The Northern region had 3.7% of respondents and 0.5% of reported acreage; the San Joaquin Valley had 35.9% of respondents and 67.2% of reported acreage; the Coastal-Intermediate region had 51.0% of respondents and 25.8% of reported acreage; the Interior region had 7.9% of respondents and 5.7% of reported acreage; and the Desert region had 1.4% of respondents and 0.9% of reported acreage. No responses were received from Imperial or Kern counties, but all other counties with citrus acreage reported by the USDA were represented. The distribution of respondent acreage across counties in the survey was close to USDA estimates for Tulare and Santa Barbara counties, a little high for Madera and Ventura counties, and a little low for Fresno and Kern counties (table 1).
The survey was nine pages with 35 questions, including filling in tables of information, multiple-choice and open-ended questions. The survey was administered in 2010, and all the questions asked about the prebloom-to-harvest season of 2009. One section addressed the management of four major citrus pests (California red scale, citrus red mite, citrus thrips and cottony cushion scale) and whether any insecticides were applied if the pest was present. We asked about the presence of three important natural enemies; the degree of grower reliance on these natural enemies for pest control; and natural enemy releases during the season. Other questions addressed the implementation of cultural control methods, such as dust reduction, pruning, cover crops and sources of pest control information.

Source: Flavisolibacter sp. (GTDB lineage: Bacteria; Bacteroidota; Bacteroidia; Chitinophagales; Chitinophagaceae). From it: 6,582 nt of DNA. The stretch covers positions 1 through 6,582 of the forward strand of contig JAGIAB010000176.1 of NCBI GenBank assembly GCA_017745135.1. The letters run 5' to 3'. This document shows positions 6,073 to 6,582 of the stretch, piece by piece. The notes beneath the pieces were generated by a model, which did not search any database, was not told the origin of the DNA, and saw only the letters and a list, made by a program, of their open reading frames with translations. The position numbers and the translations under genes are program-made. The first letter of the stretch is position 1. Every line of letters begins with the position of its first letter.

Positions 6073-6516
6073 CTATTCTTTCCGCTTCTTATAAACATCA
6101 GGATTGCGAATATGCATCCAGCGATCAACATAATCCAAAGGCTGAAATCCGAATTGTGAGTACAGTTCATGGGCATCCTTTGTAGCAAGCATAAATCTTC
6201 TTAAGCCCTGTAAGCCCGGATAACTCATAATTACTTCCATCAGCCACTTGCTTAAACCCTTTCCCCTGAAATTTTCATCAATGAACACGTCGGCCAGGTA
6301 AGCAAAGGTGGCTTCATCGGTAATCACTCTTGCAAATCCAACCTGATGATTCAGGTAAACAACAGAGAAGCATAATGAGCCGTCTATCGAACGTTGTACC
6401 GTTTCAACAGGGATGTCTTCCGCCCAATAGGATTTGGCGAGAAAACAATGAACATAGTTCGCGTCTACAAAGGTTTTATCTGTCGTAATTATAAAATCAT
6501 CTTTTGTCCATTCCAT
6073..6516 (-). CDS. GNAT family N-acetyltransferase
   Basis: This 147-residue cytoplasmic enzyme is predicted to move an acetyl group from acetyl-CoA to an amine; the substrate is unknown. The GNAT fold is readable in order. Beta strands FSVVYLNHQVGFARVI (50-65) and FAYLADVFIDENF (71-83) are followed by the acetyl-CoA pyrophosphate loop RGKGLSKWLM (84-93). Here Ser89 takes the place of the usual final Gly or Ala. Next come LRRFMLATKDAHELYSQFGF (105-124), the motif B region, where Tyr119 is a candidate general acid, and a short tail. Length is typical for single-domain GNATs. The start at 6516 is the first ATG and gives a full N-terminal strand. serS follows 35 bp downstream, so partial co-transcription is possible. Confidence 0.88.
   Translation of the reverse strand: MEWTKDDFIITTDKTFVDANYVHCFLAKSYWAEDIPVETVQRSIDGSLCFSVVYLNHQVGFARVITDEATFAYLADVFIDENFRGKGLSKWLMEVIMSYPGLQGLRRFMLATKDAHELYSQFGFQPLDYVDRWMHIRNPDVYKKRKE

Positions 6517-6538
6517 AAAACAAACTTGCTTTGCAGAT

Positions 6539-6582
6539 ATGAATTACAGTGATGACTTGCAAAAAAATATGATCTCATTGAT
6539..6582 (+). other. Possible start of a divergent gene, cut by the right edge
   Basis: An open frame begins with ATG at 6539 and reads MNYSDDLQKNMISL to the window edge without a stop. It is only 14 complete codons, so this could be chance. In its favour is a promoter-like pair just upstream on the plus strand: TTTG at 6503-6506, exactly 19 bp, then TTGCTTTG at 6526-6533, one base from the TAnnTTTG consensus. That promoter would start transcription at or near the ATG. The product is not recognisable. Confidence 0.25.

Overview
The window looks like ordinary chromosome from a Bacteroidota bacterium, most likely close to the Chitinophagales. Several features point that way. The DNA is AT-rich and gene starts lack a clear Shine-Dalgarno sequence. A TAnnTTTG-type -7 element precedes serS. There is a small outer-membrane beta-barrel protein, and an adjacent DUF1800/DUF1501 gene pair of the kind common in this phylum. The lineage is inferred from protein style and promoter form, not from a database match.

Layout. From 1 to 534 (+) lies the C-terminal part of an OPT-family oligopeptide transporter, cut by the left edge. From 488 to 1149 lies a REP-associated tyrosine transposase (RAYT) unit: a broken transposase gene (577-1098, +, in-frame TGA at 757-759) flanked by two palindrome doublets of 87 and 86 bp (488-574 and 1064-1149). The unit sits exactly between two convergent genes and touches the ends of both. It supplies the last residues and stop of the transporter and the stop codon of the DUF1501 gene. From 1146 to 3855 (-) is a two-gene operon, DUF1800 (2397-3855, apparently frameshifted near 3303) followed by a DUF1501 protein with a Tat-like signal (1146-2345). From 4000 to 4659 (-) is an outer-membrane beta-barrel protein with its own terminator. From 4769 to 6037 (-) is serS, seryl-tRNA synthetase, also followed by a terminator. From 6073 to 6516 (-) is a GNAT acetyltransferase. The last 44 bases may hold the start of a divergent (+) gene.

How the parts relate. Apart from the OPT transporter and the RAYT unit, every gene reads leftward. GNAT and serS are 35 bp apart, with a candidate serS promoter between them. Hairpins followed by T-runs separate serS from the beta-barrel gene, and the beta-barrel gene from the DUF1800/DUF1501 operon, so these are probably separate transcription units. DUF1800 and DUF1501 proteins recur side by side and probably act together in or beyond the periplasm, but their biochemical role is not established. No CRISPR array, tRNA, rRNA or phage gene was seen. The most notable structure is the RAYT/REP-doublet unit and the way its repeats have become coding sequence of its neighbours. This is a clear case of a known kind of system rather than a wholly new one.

Other sections inquired about characteristics of the operation, including the amount of citrus acreage, acreage of other crops and livestock numbers, prices received and how much citrus was sold to various outlets. The final set of questions addressed demographics, experience and the share of agricultural and citrus production in the household's total income.